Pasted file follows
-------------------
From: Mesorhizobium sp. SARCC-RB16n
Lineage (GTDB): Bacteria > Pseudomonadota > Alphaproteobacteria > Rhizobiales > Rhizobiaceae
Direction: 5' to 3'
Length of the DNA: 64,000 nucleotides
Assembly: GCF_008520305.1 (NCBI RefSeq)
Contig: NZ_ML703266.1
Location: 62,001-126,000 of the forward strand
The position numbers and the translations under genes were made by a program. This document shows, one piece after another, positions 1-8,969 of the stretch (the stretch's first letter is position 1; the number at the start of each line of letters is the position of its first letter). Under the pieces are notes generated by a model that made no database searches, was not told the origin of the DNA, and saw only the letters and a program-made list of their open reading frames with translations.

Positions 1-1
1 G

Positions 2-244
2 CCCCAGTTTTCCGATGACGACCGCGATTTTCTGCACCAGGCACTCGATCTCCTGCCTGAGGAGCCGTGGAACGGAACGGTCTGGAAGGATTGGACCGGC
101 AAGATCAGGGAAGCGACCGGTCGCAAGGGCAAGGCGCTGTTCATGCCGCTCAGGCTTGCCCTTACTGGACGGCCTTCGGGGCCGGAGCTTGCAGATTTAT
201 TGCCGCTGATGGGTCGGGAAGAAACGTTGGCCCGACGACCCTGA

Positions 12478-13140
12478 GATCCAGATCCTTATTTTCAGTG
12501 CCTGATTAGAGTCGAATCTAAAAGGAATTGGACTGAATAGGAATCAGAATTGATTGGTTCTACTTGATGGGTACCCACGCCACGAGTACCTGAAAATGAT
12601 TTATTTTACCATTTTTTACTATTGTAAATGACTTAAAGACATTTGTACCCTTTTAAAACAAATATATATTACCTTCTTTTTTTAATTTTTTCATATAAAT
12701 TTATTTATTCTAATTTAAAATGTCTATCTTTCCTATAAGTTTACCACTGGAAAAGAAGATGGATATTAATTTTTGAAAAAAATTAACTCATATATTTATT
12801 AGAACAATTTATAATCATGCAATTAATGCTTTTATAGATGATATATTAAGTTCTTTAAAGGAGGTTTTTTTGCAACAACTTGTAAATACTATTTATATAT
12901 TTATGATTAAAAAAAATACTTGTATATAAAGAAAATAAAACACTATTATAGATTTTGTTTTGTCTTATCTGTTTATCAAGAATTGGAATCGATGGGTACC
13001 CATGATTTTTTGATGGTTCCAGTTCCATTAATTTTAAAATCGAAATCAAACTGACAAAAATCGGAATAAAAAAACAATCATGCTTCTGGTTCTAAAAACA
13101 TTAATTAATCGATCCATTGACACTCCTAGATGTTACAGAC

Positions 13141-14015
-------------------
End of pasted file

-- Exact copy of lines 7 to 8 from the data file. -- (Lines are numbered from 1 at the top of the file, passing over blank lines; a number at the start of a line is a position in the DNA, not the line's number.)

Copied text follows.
Location: 62,001-126,000 of the forward strand
The position numbers and the translations under genes were made by a program. This document shows, one piece after another, positions 1-8,969 of the stretch (the stretch's first letter is position 1; the number at the start of each line of letters is the position of its first letter). Under the pieces are notes generated by a model that made no database searches, was not told the origin of the DNA, and saw only the letters and a program-made list of their open reading frames with translations.